Eric Felten is a meticulous and literate reporter as well as one of my favorite analysts of the mysteries of Russiagate. We have previously posted several of Eric’s RealClearInvestigations columns. Today Eric observes: “Watchdog: FBI Knew ‘Pee Tape’ Highly Dubious, Didn’t Tell Trump.” RCI authorizes the republication of its articles with attribution and we are happy to take advantage of the opportunity here. Eric writes:
The “pee tape” has been debunked by Department of Justice Inspector General Michael Horowitz. Further, his report released Monday makes clear, the FBI knew early in 2017 that it was a highly dubious story and kept Donald Trump in the dark.
The allegation that the Russians had recorded Trump watching prostitutes performing a “golden showers (urination) show” on a bed in a Moscow hotel room once occupied by President Obama and wife Michelle was perhaps the most salacious claim made in the Steele dossier, the Hillary Clinton-funded opposition research that falsely alleged ties between the Trump campaign and Russia.
The IG report says the dossier’s named author, ex-British intelligence officer Christopher Steele, had embellished the story, peddling an unproven rumor as verified fact in statements to the FBI.
The IG report states that the FBI knew the story was unverified sometime in January 2017.
On Jan. 6 of that month, then-FBI Director James B. Comey told the president-elect about the pee tape in a Trump Tower meeting.
CNN used that meeting three days later as a news hook to report on the dossier, which it had been unable to verify.
Later in the month, as the tape was becoming a late-night punch line, President Trump told Comey he was worried the accusation would bother his wife, Melania. In a private White House dinner, Trump asked the director to disprove the “golden showers thing.” Comey begged off, telling the president he didn’t want to “create a narrative that we were investigating him personally.”
At no time, in fact, did the FBI state that it had good reason to conclude that Steele’s “pee tape” claims were false. There is also no evidence that it alerted the Foreign Intelligence Surveillance Court in applications that used the Steele dossier to secure warrants to spy on U.S. citizens.
The IG report states that by January 2017, the bureau had figured out whom Steele was getting most of his information from – his “Primary Sub-source.” That month, the FBI interviewed the source, who immediately “raised doubts about the reliability of Steele’s descriptions of information in his election reports,” including the pee tape.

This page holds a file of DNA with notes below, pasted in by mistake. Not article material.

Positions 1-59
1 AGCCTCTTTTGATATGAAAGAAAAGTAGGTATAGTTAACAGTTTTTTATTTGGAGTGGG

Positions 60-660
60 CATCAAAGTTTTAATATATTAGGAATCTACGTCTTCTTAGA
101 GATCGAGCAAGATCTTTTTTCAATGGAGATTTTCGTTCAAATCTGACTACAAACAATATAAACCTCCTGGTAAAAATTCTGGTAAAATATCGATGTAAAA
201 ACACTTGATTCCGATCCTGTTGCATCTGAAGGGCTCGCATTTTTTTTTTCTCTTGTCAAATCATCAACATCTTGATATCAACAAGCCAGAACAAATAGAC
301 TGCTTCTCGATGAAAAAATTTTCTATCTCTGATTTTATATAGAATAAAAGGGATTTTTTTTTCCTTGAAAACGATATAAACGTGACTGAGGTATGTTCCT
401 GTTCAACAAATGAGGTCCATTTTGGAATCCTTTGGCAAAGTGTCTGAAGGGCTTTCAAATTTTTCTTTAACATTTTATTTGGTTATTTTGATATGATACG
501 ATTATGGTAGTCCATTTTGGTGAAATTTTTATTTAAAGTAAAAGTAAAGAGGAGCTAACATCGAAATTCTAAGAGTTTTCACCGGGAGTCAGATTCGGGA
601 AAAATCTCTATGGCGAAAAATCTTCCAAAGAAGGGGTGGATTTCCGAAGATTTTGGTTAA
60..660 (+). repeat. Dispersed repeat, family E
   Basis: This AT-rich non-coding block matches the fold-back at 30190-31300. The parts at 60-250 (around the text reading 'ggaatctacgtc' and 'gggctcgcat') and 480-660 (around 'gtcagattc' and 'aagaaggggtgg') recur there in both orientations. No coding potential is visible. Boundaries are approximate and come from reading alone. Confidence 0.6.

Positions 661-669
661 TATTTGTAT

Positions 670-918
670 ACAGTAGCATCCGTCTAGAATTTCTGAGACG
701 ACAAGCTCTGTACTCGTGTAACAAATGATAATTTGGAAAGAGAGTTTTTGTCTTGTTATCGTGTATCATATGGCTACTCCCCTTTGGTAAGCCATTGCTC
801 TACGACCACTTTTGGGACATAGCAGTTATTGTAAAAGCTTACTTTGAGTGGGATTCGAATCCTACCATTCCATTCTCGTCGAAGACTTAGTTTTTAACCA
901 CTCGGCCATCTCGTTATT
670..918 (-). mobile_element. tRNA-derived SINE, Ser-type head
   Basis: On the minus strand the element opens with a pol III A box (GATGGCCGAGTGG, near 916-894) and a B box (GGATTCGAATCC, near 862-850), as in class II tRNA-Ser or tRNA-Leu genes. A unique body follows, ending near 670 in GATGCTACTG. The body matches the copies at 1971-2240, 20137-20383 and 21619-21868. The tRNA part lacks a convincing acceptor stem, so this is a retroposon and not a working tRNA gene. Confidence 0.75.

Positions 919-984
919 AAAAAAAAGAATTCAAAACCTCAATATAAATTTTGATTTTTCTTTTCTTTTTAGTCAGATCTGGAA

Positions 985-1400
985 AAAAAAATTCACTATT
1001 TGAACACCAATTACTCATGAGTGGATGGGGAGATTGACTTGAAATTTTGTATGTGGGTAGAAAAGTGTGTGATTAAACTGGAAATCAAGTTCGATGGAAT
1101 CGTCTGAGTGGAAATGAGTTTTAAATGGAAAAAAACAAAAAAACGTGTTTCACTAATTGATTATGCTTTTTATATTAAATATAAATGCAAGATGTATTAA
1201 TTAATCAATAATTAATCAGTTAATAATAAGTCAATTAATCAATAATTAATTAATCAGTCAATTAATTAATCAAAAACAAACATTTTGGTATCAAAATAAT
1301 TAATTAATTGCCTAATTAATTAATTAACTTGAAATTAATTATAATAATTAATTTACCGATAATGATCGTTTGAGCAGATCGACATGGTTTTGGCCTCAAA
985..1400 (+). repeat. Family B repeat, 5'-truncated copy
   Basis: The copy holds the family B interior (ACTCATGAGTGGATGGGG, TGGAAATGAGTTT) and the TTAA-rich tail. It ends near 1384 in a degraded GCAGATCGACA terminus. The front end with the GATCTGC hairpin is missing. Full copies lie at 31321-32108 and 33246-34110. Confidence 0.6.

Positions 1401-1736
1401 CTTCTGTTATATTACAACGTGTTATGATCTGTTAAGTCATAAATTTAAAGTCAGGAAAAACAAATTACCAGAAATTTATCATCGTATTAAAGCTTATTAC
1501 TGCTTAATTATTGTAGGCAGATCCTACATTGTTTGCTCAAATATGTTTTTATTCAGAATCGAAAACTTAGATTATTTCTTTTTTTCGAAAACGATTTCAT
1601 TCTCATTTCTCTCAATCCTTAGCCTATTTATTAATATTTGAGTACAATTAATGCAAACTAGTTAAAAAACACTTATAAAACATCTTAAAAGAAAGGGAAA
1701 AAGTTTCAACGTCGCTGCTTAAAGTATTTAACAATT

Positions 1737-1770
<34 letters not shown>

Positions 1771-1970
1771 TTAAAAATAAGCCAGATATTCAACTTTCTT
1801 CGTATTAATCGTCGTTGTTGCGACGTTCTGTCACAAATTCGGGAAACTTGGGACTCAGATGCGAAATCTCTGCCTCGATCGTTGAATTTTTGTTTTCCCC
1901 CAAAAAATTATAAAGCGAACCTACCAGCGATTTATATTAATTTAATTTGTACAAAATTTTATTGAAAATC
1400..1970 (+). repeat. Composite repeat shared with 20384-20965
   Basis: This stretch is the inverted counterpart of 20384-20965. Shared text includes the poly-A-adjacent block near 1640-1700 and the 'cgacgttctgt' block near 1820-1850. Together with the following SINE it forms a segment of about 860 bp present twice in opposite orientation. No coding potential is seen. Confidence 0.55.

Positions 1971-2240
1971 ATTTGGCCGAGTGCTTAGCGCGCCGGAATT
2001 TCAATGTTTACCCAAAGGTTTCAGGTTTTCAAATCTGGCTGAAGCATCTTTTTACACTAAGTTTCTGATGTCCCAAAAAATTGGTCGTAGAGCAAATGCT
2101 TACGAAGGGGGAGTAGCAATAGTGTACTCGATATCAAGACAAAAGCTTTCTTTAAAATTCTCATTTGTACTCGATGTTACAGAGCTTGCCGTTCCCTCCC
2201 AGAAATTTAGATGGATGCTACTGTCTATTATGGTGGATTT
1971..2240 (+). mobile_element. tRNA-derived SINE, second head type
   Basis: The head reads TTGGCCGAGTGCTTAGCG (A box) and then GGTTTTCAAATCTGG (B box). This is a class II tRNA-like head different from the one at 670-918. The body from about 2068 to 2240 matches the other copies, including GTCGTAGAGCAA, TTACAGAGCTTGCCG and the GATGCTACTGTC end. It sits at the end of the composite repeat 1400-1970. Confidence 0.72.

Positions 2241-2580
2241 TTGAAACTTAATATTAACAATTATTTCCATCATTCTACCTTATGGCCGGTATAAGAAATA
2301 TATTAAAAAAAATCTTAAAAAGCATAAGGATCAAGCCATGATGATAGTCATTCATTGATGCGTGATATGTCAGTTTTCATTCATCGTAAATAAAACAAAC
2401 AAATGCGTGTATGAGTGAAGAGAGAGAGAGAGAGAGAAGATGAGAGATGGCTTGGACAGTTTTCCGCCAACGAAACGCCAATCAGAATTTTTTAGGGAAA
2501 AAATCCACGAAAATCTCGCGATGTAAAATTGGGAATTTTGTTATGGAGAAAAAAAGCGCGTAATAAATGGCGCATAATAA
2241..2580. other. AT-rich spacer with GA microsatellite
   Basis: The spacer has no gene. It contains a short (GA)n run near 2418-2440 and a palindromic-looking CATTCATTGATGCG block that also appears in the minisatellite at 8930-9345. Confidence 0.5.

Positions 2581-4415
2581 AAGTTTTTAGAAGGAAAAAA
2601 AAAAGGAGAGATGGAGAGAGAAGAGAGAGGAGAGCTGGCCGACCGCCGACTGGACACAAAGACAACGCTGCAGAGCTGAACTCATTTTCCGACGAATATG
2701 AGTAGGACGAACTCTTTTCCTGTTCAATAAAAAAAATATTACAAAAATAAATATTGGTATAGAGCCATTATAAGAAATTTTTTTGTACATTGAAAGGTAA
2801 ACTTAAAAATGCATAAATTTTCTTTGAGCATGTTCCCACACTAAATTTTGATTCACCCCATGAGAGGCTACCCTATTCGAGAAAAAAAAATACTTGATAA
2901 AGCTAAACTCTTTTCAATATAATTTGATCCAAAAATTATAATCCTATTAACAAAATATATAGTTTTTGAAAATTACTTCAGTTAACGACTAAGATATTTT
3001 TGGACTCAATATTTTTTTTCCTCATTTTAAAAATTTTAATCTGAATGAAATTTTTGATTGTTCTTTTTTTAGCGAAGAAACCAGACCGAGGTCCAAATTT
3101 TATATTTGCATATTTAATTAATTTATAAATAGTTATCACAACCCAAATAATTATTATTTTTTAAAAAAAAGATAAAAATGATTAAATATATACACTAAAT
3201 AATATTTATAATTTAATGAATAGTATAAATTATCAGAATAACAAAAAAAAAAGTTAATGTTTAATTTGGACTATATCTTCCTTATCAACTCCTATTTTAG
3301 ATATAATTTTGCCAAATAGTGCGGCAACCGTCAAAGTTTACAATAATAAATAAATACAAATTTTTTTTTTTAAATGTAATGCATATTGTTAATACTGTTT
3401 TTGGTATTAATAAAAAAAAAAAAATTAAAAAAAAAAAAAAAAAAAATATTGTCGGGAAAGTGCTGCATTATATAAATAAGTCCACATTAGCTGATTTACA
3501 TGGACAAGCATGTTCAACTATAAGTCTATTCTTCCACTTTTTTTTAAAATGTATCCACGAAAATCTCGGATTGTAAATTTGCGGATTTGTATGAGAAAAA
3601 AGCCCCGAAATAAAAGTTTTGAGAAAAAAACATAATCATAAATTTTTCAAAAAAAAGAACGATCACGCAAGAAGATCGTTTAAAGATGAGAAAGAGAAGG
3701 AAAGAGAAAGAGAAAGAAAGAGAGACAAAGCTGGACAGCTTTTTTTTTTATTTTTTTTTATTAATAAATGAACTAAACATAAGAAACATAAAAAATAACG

This, Horowitz writes, contradicted Steele’s claim “that Trump’s alleged sexual activities at the Ritz Carlton hotel in Moscow had been ‘confirmed’ by a senior, Western staff member at the hotel.” But the Primary Sub-source told the FBI he/she had made it clear to Steele that the prostitute story was nothing but “rumor and speculation.”
Steele’s “Primary Sub-source” also told the FBI that Steele didn’t have the high-level contacts that he claimed were the ultimate sources of his allegations. According to the Horowitz report, the various “sub-sources did not have direct access to the persons they were reporting on,” but instead were trafficking in “multiple layers of hearsay upon hearsay.”
The Primary Sub-source remains anonymous. The individual told the FBI, in a series of interviews, that he/she “never expected Steele to put the Primary Sub-source’s statements in reports or present them as facts.” It wasn’t that the claims were as yet unverified — “the Primary Sub-source said he/she made it clear to Steele that he/she had no proof to support the statements from his/her sub-sources,” Horowitz writes. As the Primary sub-source succinctly put it, “It was just talk.”
What sort of talk? Steele’s source told agents that the information was nothing but “word of mouth and hearsay” and conversations “with friends over beers.” As for “allegations about Trump’s sexual activities,” those were merely statements Steele’s source admitted were “heard made in ‘jest.’”
Steele wasn’t the only one talking big. The Primary Sub-source told the FBI “that the other sub-sources exaggerated their access to information and the relevance of that information to his/her requests.”
How much trust did the Primary Sub-source put in what he or she was hearing? The FBI knew that Steele’s Primary Sub-source took what other sources were saying with “a grain of salt.”
For all the talk about how Steele’s Trump dossier had yet to be “verified,” the IG report documents that the FBI and DOJ had compelling evidence early on to dismiss Steele’s stories as fabrications.
Instead, that evidence has been buried for nearly three years.